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Seeing Double at Upfronts: ‘Queens’ and ‘Girls5Eva’ Both Focus on Nostalgic Music History

Can two shows about girl groups getting back together co-exist on different outlets? We hope so.

QUEENS - ÒPilotÓ Ð Estranged and out of touch, four women in their 40s reunite for a chance to recapture their fame and regain the swagger they had as the Nasty BitchesÑtheir Ô90s group that made them legends in the hip-hop world. (ABC/Kimberly Simms)EVE, BRANDY, NATURI NAUGHTON, NADINE VELAZQUEZ

“Queens” on ABC


If you watched Disney’s upfront presentation on Tuesday you might have wondered if you were seeing double. The ABC network unveiled a first look at their new primetime series, “Queens,” focused on four women formerly in a ’90s girl group who reunite in their 40s for a comeback after a new artist samples their song.

Wait, isn’t that show already on? Technically, there is a show very, very similar to that…over on Peacock. Like “Queens,” “Girls5Eva” also follows a girl group of the music video era who also reunite for a comeback after being sampled.

In the television landscape there’s often a fair amount of overlap with regards to genre and storytelling devices, but it’s been awhile since two shows on two different networks had eerily similar shows coming out. “Girls5Eva” premiered earlier this month on Peacock and was conceived by Meredith Scardino. Outside of the girl group narrative, the series, which stars Renee Elise Goldsberry, Sara Bareilles, Paula Pell, and Busy Phillips looks at the misogyny and homophobia of the girl group era.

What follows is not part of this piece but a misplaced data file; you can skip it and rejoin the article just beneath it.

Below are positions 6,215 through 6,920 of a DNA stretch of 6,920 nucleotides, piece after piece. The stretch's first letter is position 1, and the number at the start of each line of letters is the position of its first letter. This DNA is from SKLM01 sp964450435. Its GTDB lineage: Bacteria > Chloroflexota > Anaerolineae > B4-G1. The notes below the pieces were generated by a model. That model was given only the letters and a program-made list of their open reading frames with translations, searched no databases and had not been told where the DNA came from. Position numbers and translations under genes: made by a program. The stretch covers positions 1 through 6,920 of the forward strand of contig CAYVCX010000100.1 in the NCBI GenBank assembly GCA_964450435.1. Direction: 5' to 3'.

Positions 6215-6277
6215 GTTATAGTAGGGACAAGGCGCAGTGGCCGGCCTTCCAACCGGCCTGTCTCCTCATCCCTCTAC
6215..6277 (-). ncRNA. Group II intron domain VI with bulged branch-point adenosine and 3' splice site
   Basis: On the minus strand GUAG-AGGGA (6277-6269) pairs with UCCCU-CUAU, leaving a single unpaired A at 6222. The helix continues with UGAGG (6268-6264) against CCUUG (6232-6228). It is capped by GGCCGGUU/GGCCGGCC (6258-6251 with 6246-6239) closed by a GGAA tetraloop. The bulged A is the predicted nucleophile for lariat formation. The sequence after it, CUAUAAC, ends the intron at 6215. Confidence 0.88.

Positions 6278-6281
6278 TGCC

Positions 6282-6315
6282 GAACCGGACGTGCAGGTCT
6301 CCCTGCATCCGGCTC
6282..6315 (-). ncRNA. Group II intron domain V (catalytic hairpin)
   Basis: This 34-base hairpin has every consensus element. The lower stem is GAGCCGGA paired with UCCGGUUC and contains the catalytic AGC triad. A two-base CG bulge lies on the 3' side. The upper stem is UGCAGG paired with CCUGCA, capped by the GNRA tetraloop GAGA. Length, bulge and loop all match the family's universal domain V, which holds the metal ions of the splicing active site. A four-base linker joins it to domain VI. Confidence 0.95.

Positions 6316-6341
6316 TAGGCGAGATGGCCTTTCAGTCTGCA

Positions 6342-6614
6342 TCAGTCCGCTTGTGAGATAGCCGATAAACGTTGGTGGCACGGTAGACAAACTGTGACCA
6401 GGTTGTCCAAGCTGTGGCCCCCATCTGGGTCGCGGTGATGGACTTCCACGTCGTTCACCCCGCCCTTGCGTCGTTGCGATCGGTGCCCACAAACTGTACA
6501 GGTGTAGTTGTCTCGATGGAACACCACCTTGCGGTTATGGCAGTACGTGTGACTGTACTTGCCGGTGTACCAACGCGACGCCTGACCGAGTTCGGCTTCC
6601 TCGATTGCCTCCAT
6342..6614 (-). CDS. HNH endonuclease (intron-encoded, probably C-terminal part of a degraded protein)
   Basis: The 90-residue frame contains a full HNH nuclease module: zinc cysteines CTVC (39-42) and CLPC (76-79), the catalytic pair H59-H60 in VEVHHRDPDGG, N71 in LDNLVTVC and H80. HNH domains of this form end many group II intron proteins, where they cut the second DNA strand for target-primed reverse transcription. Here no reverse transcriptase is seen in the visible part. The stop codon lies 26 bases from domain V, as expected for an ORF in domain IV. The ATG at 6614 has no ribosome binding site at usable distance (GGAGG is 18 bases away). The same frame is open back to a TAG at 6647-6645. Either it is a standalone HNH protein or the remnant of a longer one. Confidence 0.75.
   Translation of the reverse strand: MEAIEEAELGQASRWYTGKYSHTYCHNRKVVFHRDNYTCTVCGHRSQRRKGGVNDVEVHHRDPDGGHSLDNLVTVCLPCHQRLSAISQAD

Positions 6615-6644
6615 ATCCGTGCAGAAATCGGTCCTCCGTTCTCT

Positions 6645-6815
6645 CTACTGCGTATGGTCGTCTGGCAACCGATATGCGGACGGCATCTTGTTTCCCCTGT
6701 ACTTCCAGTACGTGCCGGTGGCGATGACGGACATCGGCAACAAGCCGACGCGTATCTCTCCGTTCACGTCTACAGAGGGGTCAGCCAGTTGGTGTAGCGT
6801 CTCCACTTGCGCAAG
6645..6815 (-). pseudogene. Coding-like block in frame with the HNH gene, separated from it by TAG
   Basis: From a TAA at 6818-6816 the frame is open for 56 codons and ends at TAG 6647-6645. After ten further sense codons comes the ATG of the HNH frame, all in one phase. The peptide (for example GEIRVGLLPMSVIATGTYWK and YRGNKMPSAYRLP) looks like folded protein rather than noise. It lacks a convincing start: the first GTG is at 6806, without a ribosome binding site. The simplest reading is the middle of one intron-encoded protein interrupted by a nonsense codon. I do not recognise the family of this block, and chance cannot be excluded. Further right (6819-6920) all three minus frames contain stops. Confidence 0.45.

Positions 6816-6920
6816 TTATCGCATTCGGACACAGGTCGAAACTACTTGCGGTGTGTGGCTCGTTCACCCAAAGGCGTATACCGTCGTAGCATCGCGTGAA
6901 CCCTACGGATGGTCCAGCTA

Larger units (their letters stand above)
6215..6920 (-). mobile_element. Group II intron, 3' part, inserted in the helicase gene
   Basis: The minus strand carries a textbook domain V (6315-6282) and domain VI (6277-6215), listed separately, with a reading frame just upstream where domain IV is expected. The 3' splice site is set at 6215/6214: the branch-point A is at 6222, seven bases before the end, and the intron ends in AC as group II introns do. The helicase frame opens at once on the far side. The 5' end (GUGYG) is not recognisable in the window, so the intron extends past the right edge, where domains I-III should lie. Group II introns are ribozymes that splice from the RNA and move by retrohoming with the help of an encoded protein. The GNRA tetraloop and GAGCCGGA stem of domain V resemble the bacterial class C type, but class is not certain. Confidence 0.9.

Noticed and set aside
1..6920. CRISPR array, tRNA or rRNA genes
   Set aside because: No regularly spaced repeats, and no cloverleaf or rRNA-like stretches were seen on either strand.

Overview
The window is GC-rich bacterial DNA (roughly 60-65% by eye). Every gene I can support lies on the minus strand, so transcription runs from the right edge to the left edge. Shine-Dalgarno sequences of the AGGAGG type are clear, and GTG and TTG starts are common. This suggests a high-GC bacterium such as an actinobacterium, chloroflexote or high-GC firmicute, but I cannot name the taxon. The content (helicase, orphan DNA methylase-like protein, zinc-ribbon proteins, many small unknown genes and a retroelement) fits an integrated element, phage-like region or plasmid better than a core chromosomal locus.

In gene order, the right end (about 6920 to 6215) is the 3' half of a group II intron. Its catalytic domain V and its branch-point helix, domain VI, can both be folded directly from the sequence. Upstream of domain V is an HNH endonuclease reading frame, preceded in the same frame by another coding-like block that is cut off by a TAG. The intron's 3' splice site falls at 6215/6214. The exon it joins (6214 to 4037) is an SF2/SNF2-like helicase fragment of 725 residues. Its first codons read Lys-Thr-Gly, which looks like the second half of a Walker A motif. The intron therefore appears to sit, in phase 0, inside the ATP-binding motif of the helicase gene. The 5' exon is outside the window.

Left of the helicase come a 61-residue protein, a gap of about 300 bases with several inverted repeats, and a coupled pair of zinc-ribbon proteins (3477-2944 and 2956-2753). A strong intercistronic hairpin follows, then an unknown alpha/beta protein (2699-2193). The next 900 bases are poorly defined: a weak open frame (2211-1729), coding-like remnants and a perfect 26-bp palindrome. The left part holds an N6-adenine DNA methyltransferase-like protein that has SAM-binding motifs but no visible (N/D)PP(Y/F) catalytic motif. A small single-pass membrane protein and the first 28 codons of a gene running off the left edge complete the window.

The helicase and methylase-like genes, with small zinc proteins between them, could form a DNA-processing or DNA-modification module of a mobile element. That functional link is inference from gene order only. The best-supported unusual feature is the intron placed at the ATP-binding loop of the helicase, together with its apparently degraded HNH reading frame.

ABC had no comment with regards to the similarities between the projects, while Peacock did not respond to inquiries by press time. With just a brief snippet of “Queens” available and shown at the upfront, it’s unclear how similar the themes are beyond what what was shown in the teaser. There is certainly room for the show to expand; much has been written on the ways Black girl groups were marketed against their white counterparts and “Queens” could not just fill a niche, but act in tandem with a competing show to examine the music industry from all angles.

In the wake of documentaries like “The Boy Band Con” and “Framing Britney Spears,” there’s been a reckoning with musical acts of the ’90s and ’00s — though the discussion has still been framed almost exclusively through white musical acts. Like “Girls5Eva,” “Queens” also benefits from stars of the musical industry; and the addition of Brandy and Eve adds a grander sense of authenticity and discussion on the subject.

Because of “Girls5Eva’s” status on a streaming service, and because “Queens” won’t arrive until the fall it’s possible there’s enough time and space for both to coexist. Here is to hoping it’ll be fun to revisit the era with a fresh, clear- eyed look.

Watch the first look at “Queens” below.

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